02 SES 03 B, Less Successful VET Students
Training success is a central requirement for career development. However, dropouts in VET are an important and current topic in several countries in Europe (Cedefop, 2016). Previous research shows diverse reasons to explain premature contract terminations (PCT) by individual, institutional as well as vocational explanatory variables (e.g. Rohrbach-Schmidt & Uhly, 2015; 2016). In career research job persistence is typically linked to person-environment (P-E) fit (e.g., Kristof-Brown et al., 2005). Kristof-Brown et al. (2005) defined P-E fit “as the compatibility between an individual and a work environment that occurs when their characteristics are well matched.” This compatibility relates to different levels, like vocation, job, work group and supervisor (e.g., Kristof-Brown et al., 2005). Regarding the transition from school to VET, we assume that the compatibility of personal and vocational characteristics is a meaningful pre-condition for coping with training requirements. This compatibility type is called person-vocation (P-V) fit, which is a subdimension of P-E fit.
However, analyses focusing on consequences of P-V fit in VET are rare. Pioneer research on person-vocation (P-V) fit in VET is published by Nägele and Neuenschwander (e.g. 2015; 2016) as well as Volodina et al. (2015). Nägele and Neuenschwander (e.g. 2015; 2016) show that training satisfaction as well as the intention to complete the training program are positively affected by a perceived person-vocation fit. Volodina et al. (2015) show the importance of Realistic interests in technical training programs. However, in comparison to research about career development (e.g. Kristof-Brown et al., 2005) several research gaps exist in the context of VET. For example, there is no critical discussion of suitable indicators and measurement methods for P-V fit. Moreover, consequences of P-V fit should be considered in a long-term manner, e.g., the realization of a PCT. Furthermore, research should refer to samples with heterogeneous vocational environments. In our paper presentation we will address these three research gaps and analyse the influence of selected P-V fit indicators on training satisfaction and PCT.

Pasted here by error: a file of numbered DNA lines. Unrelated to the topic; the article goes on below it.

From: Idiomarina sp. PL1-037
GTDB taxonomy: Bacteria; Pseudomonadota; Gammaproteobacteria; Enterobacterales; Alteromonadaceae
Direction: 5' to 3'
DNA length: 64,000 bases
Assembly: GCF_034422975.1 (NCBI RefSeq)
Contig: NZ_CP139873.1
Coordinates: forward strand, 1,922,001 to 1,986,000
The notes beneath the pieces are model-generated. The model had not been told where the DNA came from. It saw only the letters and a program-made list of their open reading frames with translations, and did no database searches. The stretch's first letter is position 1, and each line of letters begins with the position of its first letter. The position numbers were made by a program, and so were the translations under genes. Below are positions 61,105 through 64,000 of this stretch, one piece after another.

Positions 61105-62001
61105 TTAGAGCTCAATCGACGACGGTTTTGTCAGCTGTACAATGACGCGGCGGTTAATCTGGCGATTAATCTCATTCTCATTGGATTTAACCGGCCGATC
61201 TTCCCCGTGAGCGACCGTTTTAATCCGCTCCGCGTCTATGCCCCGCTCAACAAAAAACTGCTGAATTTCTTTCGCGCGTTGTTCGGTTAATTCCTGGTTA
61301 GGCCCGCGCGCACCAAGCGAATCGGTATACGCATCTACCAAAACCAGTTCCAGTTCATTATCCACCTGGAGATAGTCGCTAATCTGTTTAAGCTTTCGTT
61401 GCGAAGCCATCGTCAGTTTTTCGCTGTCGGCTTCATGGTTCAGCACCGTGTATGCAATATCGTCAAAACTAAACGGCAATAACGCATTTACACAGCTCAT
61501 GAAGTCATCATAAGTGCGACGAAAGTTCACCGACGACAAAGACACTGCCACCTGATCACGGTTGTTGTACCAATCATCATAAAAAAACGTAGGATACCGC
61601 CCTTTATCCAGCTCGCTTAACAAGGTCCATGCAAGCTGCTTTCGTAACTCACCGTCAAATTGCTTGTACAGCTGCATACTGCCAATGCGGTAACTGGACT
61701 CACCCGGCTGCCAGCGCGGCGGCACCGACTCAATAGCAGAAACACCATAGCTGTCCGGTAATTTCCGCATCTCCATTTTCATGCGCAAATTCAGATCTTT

P-V fit has to be seen as a multidimensional construct, because occupations differ by diverse demands. Therefore, we regard the following three indicators as relevant to predict perceived training satisfaction as well as PCT.
(1.) Educational match: This refers “to a situation in which the level of education attained by an individual does (not) correspond to the educational requirements of her job” (Mateos-Romero & Salinas-Jiménez, 2018).
(2.) Vocational interest congruence: People prefer a working environment that matches their interests. Conceptionally, vocational interest congruence is based on assumptions of Hollands’ RIASEC model (Holland, 1997). Six dimensions of vocational interests are distinguished: (R) Realistic, (I) Investigative, (A) Artistic, (S) Social, (E) Enterprising and (C) Conventional. Several studies show that interest congruence can improve job satisfaction as well as persistence at work (Hoff et al., 2020; van Iddekinge et al., 2011).
(3.) Vocational skill congruence: General skills are necessary for completion a vocational training program (Winther & Achtenhagen, 2009).